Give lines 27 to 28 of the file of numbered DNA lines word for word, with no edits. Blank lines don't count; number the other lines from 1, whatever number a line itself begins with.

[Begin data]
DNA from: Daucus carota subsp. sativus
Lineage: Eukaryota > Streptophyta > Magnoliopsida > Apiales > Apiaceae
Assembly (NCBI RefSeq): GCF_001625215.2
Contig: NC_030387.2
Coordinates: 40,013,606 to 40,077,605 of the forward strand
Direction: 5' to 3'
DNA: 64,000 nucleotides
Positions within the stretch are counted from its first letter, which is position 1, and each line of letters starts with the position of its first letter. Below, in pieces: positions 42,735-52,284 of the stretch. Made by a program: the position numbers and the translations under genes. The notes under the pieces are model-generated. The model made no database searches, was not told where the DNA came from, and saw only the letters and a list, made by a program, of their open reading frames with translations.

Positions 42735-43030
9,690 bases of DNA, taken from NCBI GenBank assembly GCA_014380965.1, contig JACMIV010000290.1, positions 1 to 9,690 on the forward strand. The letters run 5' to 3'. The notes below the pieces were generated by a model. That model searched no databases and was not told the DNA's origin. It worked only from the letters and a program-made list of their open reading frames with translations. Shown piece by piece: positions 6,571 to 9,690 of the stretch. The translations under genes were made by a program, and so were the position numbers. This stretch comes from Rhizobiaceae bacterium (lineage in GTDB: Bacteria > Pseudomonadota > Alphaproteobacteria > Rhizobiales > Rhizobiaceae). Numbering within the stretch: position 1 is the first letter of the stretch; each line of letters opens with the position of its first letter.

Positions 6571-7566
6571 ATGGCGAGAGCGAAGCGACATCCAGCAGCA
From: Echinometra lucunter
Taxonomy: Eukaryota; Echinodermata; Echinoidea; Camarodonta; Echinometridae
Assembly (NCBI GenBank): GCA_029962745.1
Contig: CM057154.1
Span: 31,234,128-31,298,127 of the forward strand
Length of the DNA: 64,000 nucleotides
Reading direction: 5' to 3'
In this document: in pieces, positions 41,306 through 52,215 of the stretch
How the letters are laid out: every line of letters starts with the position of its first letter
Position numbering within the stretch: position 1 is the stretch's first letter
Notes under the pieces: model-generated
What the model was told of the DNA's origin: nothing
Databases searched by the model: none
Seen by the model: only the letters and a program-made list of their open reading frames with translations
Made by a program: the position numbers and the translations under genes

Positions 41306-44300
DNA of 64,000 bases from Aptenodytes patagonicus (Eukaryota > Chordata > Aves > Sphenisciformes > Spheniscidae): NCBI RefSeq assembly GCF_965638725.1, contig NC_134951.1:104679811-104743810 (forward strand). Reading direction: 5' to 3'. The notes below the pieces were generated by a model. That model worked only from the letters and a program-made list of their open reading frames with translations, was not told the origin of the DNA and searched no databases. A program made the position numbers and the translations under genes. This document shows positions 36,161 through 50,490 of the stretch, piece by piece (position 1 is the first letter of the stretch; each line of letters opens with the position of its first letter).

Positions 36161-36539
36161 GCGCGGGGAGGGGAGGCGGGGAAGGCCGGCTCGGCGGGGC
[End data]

Made by a program: the position numbers and the translations under genes

Positions 41306-44300